Defra Secretary Michael Gove has dropped some hints at what might appear from the forthcoming Bew Review into farm funding.
Lord Bew, a crossbench peer, has been tasked with looking at the highly controversial issue of distribution of funds within the UK after Brexit.
This has been a raw topic in Scotland since the row over internal convergence in 2013 saw 220 million euros of EU money being spread between the four UK home nations rather than it all coming to Scotland.
NFU Scotland has gained much political support for its view that the funds should have been used to boost Scottish area payments, which for the poorest land, are the lowest in the EU.
Speaking at a fringe meeting at the Scottish Conservative Conference in Aberdeen (May 3), Mr Gove said Scotland had needs which must be recognised and he eagerly awaited the publication of Lord Bew’s review.
He said: "But it is always the case that the UK will allow for more money going to farming in Scotland, Wales and Northern Ireland than would be the case if the Barnett formula was used.”
Acknowledging that agricultural policy was devolved, Mr Gove said: “It is however inevitable that policies which I am responsible for in England will have an effect in the rest of the UK. We need to make sure that every part of the UK has the support it needs.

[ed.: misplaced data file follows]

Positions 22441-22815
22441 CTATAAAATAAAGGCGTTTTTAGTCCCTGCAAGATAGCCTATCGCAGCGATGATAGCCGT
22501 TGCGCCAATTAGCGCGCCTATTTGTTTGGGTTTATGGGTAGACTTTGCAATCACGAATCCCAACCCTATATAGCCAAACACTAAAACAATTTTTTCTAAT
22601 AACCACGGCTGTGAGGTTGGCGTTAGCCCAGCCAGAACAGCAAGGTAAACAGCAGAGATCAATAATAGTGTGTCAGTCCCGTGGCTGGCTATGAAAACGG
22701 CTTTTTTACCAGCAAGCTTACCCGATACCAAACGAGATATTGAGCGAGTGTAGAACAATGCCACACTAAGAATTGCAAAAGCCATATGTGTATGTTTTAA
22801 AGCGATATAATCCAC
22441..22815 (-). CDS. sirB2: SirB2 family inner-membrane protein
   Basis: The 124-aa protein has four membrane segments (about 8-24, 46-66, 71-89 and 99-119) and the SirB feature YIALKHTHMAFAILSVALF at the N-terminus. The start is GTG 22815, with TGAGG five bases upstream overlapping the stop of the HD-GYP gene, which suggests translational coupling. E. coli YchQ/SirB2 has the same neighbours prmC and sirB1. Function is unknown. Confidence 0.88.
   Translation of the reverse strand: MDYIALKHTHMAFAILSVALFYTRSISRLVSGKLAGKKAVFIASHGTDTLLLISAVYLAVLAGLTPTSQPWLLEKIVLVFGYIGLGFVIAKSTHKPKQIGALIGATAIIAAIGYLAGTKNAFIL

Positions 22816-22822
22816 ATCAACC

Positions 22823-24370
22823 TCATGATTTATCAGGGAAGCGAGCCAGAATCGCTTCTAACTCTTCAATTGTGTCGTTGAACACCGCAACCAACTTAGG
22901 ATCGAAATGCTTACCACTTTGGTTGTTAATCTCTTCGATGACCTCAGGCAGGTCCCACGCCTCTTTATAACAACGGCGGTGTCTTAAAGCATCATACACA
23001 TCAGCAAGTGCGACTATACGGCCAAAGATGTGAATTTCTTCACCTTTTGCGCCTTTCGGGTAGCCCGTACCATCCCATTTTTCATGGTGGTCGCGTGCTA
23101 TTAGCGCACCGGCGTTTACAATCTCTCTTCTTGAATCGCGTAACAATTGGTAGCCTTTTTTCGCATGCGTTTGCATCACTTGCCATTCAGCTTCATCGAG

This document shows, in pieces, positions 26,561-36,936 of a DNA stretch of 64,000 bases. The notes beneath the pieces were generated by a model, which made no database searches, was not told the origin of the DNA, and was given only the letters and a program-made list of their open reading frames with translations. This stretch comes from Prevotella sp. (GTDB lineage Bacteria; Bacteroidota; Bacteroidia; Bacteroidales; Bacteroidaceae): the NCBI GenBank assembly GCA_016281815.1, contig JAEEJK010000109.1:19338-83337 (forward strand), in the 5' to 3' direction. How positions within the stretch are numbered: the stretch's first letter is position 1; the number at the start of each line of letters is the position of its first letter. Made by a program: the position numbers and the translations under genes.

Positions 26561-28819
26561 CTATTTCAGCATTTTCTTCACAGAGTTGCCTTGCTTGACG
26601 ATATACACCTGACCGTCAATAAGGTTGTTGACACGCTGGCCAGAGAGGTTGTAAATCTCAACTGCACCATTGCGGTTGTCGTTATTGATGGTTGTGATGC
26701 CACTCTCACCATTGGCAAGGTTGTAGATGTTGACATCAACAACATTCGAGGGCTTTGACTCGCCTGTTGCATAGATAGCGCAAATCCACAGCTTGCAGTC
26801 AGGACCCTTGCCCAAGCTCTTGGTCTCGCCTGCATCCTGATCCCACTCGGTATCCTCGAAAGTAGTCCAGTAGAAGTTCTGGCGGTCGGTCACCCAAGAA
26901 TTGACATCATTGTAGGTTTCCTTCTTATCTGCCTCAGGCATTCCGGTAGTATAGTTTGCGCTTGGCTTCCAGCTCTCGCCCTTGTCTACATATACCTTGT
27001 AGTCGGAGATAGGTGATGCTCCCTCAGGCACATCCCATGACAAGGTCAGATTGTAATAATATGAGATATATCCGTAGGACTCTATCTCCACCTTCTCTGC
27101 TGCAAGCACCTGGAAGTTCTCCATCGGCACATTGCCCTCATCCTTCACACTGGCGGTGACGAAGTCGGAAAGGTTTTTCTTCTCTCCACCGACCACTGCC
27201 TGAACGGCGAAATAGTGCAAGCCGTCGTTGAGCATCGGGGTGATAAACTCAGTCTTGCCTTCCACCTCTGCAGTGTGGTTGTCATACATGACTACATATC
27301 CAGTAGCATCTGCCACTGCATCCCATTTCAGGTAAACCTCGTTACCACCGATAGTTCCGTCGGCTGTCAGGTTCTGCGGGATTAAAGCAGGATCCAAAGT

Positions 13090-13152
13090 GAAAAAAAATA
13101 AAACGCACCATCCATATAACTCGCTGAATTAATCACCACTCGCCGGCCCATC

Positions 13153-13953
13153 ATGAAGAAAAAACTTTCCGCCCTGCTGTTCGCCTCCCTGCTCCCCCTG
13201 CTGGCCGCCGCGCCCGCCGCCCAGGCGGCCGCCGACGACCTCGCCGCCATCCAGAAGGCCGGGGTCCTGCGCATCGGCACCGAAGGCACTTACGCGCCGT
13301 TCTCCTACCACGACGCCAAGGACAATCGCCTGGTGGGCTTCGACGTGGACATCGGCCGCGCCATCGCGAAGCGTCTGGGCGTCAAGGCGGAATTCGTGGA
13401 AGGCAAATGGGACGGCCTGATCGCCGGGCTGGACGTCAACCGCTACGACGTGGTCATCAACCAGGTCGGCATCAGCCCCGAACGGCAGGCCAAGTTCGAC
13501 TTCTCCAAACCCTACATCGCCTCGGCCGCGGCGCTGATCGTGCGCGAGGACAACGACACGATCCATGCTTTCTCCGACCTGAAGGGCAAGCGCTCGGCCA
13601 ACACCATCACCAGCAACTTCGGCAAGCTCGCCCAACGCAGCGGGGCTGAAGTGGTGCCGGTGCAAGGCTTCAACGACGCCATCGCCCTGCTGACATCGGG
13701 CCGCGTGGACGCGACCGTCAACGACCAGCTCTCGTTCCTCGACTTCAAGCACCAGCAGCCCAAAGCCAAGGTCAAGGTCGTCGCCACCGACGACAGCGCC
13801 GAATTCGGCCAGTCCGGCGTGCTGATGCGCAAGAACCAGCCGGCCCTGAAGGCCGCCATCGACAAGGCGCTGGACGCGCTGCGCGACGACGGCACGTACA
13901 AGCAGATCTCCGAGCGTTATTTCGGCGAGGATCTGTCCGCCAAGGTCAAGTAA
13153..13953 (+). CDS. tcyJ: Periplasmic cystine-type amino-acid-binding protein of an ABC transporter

“I am disappointed that Scottish Government statements have been more about grievances and independence.
"The Agriculture Bill contains vision but it is also a vehicle which allows others to benefit.
"Northern Ireland, which has no government at the moment, and Wales have seen the benefits of being involved but the Scottish Government has spurned our generous offer. Its only defense is to stick to the status quo which I not find a compelling way forward.”
Mr Gove also spoke about the current area based Common Agricultural Policy (CAP) which he saw as ’inherently flawed’.
NFUS director of policy Jonnie Hall agreed, saying: “Area based payments do not recognise actions required on the ground or the actions farmers and crofters are already taking to deliver on society’s needs.
“We are starting with a significant challenge within the CAP itself but the industry is constantly being bombarded with new challenges and some of those are very political.”